One of the best ways for investors to make money investing is by looking for companies that pay regular dividends. This is one of the best ways for companies to pay investors back and it forces management to focus on cash flow, which is what investors like.

With the 10-year Treasury currently paying just 2%, dividends from solid companies that will be around for the long haul are a way for investors to make a better yield and potentially benefit from price appreciation. Here are five dividend stocks from rock-solid companies that yield more than Treasuries.

There is a lot of pessimism in the investment community over any company with ties to the PC. One of the poster children is Intel (INTC 1.53%), the chip maker that has dominated the PC for decades but has struggled to get any meaningful share in the mobile space. Intel has been stagnant as the PC declines, but the market is treating the stock as if PCs will die tomorrow and Intel won't ever be able to take meaningful share in the mobile space. I just don't think either is the case and I believe there's upside to go along with a great dividend. 

Intel has $18.2 billion in cash, pays a lofty 4.3% dividend yield, and has a P/E ratio of just 10. As long as the PC doesn't die tomorrow, investors should be getting a great dividend for years to come.  

Want a rock-solid dividend? How about a company that has paid a dividend for 96 consecutive years and has increased that dividend 55 years in a row? Let me offer up 3M (MMM 0.72%). The company makes everything from Post-it Notes to bandages, products many of us don't think twice about purchasing on a regular basis. This creates a company so diversified that its dividend is safe even through disastrous economic and financial situations.  

Right now, 3M yields 2.5% for investors, and if 55 years of dividend growth continues, it is likely to outyield the Treasury on a cost basis for shareholders for years to come. It may not be as safe as a Treasury, but it's close.

Warren Buffett often talks about investing in companies with a competitive moat. There may not be a better moat than Verizon (VZ) subsidiary Verizon Wireless has in the U.S. mobile market. The company owns the spectrum to operate a wireless network, but even better is the capital cost it takes to put that spectrum to work. Verizon Wireless has spent billions of dollars building a 3G and now 4G wireless network to dominate the wireless space. It's this superior network that creates an advantage over AT&T and Sprint that is nearly impossible to catch up with. Verizon has staying power to attract customers and pricing power to charge those customers more money.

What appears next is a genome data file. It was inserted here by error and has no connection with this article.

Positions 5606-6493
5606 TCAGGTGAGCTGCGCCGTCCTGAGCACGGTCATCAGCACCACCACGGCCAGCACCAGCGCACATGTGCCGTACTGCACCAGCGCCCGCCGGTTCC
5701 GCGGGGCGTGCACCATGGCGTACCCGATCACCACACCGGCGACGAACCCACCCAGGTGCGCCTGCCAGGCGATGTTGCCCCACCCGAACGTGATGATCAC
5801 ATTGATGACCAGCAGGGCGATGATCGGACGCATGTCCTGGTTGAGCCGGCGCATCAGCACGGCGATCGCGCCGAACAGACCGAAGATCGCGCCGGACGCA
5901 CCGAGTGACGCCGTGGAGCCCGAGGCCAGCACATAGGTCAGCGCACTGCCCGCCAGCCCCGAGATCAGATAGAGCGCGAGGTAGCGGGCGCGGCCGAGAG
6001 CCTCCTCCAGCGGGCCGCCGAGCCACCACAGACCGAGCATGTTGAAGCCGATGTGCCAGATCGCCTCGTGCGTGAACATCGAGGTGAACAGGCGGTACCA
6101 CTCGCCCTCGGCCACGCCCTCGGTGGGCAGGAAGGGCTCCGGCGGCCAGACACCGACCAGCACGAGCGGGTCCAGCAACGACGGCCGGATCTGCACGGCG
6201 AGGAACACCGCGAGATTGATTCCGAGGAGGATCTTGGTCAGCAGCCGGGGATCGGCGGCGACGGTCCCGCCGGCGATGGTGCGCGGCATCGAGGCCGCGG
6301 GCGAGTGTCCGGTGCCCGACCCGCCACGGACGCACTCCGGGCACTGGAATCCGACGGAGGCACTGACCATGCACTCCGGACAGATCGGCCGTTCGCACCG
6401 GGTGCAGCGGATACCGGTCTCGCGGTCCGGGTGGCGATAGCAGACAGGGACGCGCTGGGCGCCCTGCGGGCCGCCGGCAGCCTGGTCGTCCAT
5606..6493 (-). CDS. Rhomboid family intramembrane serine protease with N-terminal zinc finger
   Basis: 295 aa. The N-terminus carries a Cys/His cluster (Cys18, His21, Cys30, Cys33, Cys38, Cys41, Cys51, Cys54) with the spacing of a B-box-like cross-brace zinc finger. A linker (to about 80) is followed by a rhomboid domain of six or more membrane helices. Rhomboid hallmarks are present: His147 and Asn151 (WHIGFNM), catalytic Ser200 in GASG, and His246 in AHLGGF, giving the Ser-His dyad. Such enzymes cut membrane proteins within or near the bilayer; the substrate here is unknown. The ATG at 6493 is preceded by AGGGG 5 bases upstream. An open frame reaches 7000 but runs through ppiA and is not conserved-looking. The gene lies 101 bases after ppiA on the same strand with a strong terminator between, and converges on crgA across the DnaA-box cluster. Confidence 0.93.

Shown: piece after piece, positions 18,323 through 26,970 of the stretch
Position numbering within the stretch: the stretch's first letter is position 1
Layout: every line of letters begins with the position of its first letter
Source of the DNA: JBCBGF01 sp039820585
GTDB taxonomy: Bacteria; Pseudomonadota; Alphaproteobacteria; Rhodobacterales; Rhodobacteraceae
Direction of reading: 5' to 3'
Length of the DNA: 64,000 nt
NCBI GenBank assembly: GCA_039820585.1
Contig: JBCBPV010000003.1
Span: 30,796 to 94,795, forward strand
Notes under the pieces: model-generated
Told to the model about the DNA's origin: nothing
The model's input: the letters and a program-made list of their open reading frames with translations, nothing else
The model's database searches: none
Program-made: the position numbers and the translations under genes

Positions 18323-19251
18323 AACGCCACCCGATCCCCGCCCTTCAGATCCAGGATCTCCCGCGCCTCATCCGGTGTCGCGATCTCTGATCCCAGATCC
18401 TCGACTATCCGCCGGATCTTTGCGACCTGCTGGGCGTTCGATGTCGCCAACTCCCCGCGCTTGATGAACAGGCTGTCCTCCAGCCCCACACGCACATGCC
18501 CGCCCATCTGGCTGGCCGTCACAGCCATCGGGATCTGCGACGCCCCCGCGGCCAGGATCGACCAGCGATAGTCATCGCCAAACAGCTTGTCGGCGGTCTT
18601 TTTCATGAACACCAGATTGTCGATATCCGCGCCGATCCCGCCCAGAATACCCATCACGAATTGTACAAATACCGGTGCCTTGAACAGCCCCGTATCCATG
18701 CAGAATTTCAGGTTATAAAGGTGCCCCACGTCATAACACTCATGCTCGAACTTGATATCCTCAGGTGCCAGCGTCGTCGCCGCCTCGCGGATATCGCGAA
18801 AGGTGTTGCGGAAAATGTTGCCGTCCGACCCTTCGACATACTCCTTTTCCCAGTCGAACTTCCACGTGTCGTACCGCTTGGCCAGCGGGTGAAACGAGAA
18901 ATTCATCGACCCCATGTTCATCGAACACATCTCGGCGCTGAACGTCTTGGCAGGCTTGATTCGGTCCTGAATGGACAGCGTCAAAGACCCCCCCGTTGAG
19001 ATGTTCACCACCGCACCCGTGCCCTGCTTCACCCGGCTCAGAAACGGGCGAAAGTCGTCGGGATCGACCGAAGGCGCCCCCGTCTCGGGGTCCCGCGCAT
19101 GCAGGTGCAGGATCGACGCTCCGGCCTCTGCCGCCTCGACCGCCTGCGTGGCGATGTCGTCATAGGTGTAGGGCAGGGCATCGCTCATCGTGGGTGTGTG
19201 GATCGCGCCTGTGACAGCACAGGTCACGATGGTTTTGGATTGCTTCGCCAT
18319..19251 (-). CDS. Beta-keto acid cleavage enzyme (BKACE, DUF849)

Verizon currently pays a 4.6% dividend yield, the highest on this list. But it also holds one of the strongest competitive advantages.

Let's be honest, the oil business isn't going anywhere anytime soon. Oil consumption may be falling domestically but it's rising globally, and ExxonMobil (XOM -0.88%) will be there to take advantage. The company also has large exposure to the natural gas market, which is struggling with lower prices but provides some diversification.

ExxonMobil generated $44.9 billion in earnings last year and $63.8 billion in cash from operations and asset sales. That's plenty of cash to pay a 2.6% dividend yield, which should continue to grow in coming years.

When the economy struggles, McDonald's (MCD 2.20%) does well; when the economy does well, McDonald's does well. Even when the country begins to worry about fat, carbs, or any other health factors, McDonald's seems to be able to adjust and grow. The company has one of the great global brands of our generation, something that doesn't come easily.

For investors, the company pays a solid 3.2% dividend and trades at just 15 times forward earnings. That's a value dividend investors should love.

Foolish bottom line
Focusing on dividends is one of the best ways to build long-term wealth. These five stocks have dividends that should be safe for years, if not decades to come.